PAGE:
In his presidential address to the Regional Science Association over thirty years ago, William Alonso presented the case for “Five Bell Shapes in Development” and argued that “the developed countries will enter fully in to the realm of the right-hand tail of these curves” (p. 16) and that this transition might result in several surprises. He proposed, therefore, that we should study the right tail of these “curves” as well as interactions among them. Much of what Alonso suggested has come to pass, although his prognostications were not always exact. And although he touched on several issues of relevance to regional scientists, the discipline has been slow to move away from a growth-centered paradigm. The strength of regional science—the capacity to consider economic, demographic, and geographical aspects of an issue simultaneously—has yet to be focused on some of the “right-hand” challenges that have arisen, population loss, for example. In this article, we provide a review of regional science research within the context of Alonso’s five bells and hypothesize how Alonso’s propositions might differ in today’s world. We then focus more specifically on one particular area: population loss. Using these examples allows us to highlight how regional science might contribute to the conceptualization of “right-hand tail” development challenges, especially where theory, issues of spatial scale, and interregional dependencies are concerned.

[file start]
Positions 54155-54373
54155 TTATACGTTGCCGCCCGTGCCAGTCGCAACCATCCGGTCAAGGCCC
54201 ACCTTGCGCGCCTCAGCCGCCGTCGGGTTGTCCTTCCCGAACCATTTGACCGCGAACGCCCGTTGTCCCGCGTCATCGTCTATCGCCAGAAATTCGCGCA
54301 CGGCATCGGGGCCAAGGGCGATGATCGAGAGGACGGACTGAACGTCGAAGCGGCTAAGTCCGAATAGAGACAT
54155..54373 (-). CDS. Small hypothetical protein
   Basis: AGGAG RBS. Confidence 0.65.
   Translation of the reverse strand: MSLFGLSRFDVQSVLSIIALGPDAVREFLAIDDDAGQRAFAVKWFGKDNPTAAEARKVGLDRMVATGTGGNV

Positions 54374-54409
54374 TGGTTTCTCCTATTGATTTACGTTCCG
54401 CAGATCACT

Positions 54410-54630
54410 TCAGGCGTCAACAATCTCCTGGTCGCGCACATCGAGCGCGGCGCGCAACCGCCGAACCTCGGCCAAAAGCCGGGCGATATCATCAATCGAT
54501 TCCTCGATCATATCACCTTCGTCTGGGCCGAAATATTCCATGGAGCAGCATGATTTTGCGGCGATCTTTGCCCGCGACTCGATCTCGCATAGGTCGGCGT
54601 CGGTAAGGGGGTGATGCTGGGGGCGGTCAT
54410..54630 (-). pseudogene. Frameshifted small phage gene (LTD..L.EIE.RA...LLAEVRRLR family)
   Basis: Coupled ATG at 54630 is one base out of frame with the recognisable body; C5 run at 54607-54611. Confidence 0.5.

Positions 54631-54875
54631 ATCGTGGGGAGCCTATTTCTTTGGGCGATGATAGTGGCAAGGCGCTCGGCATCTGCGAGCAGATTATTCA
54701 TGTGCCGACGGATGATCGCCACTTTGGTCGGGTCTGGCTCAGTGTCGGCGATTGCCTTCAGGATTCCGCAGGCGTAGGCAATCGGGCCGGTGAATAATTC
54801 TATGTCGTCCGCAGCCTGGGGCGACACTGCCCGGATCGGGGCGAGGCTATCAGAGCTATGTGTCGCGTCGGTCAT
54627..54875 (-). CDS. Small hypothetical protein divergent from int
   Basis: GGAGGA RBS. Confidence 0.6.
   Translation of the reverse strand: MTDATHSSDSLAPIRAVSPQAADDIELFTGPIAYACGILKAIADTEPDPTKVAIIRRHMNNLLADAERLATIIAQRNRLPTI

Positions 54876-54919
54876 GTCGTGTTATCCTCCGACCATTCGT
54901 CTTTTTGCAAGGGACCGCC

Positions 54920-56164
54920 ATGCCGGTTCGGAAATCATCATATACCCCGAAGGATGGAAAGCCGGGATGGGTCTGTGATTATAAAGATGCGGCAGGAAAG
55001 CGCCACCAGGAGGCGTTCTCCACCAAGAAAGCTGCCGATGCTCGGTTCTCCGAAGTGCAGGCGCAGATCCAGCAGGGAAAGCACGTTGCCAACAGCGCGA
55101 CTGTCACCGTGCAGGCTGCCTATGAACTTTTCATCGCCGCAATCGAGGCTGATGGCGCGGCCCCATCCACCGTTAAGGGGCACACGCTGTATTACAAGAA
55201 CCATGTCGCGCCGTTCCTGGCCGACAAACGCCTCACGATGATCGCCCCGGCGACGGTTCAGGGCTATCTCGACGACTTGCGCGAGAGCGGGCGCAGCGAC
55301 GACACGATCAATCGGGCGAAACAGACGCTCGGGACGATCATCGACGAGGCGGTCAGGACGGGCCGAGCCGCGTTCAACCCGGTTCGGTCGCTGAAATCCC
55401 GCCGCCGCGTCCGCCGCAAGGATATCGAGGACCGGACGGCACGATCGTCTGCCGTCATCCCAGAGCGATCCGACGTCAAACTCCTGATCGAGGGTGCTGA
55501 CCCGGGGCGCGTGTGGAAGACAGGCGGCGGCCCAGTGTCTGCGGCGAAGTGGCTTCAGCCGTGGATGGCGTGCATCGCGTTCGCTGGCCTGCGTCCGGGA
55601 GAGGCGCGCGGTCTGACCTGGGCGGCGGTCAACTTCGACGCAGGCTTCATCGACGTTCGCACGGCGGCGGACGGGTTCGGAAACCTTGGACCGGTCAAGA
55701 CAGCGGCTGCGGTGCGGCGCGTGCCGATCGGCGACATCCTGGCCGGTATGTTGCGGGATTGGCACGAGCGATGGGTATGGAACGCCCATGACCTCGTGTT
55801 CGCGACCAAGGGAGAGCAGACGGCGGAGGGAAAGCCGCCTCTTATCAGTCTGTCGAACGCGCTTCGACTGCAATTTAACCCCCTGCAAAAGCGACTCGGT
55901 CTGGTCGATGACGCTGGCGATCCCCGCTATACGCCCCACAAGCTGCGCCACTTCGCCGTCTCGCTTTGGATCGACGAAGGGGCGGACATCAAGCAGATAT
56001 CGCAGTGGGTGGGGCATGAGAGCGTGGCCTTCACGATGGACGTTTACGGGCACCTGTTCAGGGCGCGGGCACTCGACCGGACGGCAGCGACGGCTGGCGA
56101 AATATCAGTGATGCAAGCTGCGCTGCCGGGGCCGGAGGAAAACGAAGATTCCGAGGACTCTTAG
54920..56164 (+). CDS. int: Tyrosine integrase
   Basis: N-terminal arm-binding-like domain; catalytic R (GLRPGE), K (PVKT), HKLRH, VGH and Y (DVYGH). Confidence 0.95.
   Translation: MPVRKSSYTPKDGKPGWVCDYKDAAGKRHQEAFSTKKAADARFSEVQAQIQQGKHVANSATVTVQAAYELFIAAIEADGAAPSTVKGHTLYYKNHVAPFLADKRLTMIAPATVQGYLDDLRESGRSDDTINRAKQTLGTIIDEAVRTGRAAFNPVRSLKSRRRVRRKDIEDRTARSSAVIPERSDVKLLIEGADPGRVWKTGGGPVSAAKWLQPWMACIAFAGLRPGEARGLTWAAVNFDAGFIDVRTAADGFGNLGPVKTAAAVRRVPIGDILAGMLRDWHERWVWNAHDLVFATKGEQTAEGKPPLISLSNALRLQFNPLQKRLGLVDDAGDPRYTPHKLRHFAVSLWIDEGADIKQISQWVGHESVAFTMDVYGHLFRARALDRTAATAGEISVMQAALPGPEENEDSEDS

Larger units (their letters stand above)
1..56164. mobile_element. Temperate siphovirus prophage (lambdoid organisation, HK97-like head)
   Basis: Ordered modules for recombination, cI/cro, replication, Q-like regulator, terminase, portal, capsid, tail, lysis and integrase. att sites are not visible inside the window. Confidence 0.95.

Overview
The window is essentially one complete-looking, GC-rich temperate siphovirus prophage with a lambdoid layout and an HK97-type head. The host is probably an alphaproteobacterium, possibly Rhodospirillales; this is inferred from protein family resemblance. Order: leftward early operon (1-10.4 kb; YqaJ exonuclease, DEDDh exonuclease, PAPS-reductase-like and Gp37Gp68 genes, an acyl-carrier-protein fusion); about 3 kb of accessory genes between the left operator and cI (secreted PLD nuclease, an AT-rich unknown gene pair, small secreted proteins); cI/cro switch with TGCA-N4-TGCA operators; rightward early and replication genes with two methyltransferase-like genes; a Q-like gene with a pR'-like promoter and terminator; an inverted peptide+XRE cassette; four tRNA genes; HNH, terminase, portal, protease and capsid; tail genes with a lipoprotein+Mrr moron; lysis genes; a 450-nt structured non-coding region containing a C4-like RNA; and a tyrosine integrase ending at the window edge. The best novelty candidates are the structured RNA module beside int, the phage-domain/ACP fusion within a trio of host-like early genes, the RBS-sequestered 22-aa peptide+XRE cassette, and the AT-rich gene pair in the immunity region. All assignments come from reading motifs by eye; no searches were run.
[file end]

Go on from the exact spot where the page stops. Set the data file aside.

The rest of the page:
There are no comments yet. You can post the first one!
Post a comment
Please log in to use this service. Login as Wageningen University & Research user or guest user in upper right hand corner of this page.